Welcome. This blog site places before you a remarkable man, Charles Beck, an artist and teacher. This monthly series of stories begins by describing Charlie’s ways of being in the world, through my encounters with Charlie in the last decade of his life first as my colleague, then mentor and finally or rather for ever as my dearest friend. Year two of this blog expands to include my own hopefully and enduringly perspectives on art, on teaching and of a certain slant on life inflected by Charlie. ~ Peter London

Toward a Holistic Paradigm in Art Education: Part III of III

"To teach as if the whole world were in the balance."

Elevated, artistic behavior is the natural human behavior whenever there is a congruence of mind, body and spirit. It is what artists and creative people and lovers report all the time. And there is no reason why the exchange between teacher and student could not achieve similar results. Especially in the arts. Any education that seeks to elevate behavior, seeks to address in fullness the task of healing the world, requires an education of the mind, the body, the spirit. Especially in the arts.

Evidence from the Deep Structure of Art

The deep structure of art, a primary urge and satisfaction of the aesthetic impulse,  is to perceive, what Gregory Batteson termed the pattern that connects. The primary value, talent, and goal of the artist is to perceive the pattern wherein each contributing entity is simultaneously distinctive and related to every other entity. That is the work of art. That is artist’s contribution to society. It is this single trait, revealing the patterns that connect before others take note of them, that both endears us to those we flatter, and enrages those whose sins are thus exposed. 

The pattern that connects is one in which each contributing entity’s distinctiveness is revealed to be more radiant by the company it keeps. The most profound of our artists, perceive and portray something in addition; the sum of the lights cast by any one contributing source reveals more and more important origins and affinities, than any subordinate. Thus the symphony is more, different, and more revealing of the mind of its composer and the nature of nature, than can be accounted for by a list of its notes, or chords, of melodies, or themes, or movements. The play is more than its words, lines, and scenes. Thus the dance, the painting, the quilt, the poem.  Thus the world.  And thus it must follow as the night, the day; so is the human being, that is; we humans are a surprising alloy of mind, body, and spirit whose full measure can only be gauged by a reckoning of all our attributes. And whose potentials will only be realized by nurturing all those attributes.  Thus the charge to our educational systems of attending to the whole child through the efforts of the whole teacher.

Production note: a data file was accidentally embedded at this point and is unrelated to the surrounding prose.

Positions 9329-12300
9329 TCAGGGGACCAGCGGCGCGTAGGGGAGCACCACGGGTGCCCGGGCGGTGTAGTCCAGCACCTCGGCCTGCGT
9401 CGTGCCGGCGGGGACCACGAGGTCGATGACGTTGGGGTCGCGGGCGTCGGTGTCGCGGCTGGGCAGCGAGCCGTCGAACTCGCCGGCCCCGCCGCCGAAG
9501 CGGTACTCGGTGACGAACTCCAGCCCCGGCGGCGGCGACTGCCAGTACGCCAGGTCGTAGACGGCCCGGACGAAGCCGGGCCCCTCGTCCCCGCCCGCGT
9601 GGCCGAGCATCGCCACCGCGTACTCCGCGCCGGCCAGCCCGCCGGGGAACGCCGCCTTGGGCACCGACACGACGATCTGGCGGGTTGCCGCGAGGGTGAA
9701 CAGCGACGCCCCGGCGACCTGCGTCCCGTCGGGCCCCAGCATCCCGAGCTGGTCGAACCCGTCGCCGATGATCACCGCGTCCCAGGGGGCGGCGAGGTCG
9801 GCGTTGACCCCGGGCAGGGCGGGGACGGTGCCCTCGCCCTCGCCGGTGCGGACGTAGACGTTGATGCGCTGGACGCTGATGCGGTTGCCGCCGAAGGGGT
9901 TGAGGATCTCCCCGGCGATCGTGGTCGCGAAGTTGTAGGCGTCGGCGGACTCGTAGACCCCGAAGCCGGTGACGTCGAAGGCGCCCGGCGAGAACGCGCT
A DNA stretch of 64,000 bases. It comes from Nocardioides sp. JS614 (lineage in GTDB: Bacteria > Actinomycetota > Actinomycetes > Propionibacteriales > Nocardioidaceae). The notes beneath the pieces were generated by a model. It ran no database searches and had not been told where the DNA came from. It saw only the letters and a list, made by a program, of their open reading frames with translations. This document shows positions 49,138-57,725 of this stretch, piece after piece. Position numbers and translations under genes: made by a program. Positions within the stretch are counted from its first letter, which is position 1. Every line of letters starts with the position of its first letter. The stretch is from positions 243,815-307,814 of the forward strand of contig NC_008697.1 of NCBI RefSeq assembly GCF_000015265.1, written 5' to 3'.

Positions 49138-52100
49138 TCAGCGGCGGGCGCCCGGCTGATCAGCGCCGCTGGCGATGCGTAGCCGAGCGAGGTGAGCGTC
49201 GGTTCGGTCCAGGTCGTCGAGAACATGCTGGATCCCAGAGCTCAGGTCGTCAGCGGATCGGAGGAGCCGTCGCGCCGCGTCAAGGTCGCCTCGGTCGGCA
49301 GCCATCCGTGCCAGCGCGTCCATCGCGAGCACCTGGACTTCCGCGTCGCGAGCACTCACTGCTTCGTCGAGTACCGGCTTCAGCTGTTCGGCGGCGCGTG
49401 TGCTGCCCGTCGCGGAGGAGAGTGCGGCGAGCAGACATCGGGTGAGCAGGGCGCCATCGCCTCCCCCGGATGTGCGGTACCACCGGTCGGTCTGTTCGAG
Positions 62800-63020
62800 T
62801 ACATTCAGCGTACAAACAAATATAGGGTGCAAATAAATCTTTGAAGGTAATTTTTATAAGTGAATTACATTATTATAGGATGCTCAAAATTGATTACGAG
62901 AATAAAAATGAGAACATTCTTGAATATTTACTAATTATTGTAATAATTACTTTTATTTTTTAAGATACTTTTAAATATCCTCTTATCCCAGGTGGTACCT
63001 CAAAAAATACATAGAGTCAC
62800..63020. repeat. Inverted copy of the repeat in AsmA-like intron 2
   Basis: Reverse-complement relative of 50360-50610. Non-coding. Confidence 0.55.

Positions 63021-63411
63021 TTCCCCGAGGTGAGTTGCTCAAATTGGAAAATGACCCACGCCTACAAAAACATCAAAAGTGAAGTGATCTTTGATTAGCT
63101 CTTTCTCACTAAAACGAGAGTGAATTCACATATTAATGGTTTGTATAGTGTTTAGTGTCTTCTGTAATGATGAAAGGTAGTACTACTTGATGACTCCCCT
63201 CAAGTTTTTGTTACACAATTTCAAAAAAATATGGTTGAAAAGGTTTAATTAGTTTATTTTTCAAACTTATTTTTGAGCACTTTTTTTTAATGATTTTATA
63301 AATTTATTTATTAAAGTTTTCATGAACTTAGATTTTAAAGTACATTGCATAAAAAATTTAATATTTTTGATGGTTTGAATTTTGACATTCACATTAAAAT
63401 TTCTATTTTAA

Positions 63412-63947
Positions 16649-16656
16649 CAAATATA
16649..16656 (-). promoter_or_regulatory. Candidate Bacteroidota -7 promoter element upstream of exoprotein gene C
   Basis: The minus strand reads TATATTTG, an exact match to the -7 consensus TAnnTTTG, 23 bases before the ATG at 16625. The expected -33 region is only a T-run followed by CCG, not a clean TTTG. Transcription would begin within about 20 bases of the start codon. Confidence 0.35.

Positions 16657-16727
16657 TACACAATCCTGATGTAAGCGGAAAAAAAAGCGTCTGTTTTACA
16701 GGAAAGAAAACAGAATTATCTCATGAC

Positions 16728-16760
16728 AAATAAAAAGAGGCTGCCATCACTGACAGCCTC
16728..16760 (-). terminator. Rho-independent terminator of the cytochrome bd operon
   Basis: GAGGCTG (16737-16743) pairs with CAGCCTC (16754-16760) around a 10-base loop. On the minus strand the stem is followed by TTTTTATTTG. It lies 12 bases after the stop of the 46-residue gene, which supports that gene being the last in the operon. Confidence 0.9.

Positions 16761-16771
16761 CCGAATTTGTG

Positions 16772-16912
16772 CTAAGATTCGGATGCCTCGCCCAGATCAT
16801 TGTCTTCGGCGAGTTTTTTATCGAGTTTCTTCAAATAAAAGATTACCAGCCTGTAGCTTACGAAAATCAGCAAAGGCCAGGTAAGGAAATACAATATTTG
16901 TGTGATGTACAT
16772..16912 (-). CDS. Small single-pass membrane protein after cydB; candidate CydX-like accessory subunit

What evidence is there for this seemingly radical proposition aside from that which I offer from my own twenty-five years of its practice? The evidence is ample.

§  It is the method of instruction of the Bhuto school of dance-theater of Japan.
§  It is the method of instruction of Gyoto chanting in Tibet and Nepal.
§  The training of mandala painters of Nepal, Tibet and Navaho of the Americas.
§  The method of instruction of the traditional martial arts of China and Japan.
§  The method of training didgeridoo players and dancers of aboriginal Australians.
§  It is the life and manufacture of traditional Shaker architecture and artifacts, song and dance.
§  It is the traditional way of instructing totem pole carvers and mask makers of the People of the First Nations, the Haida and Tinglet of the Pacific Northwest.
§  The training of sun Dancers of the Plaines Indians.
§  The poetry schools of Sufism.
§  The traditional purposes and methods of mask making throughout Asia, Africa, and the Americas.
§  The purposes and method of instruction of the international Waldorf Schools.
§  The training of Olympic level athletes.
§  The training of atmospheric level astronauts.
§  The musical training employed by Yehudi Menhuin, Ravi Shankar, Mickey Harte.
§  The training of Tea Ceremony Masters.
§  The mind, body and spirit of Yoga, Tai Chi, Chi Gung, Tai Kwan Do.
§  The method of instruction of the Kirov Ballet, Alwin Nicolias Dance Co., Mark Morris & Co.
§  The purposes and methods of the Bread and Puppet Theater.
§  The traditional training of cantors in Judaism, Christianity, and Islam.
§  The purposes and method of instruction for Creation Theology of Mathew Fox in the design of the New Mass.
§  The purposes and methods of the deep ecology movements such as Culture’s Edge at Black Mountain.
§  The arts training programs at holistic centers such as Eselan, Naropa, Omega, Interface the Open Center of New York. 
§  On and On.

Holistic approaches to arts education a radical proposal? Perhaps for art education as most art educators have come to practice it, but common fare for practicing artists. Which it might be again. Want to try?

~Peter London

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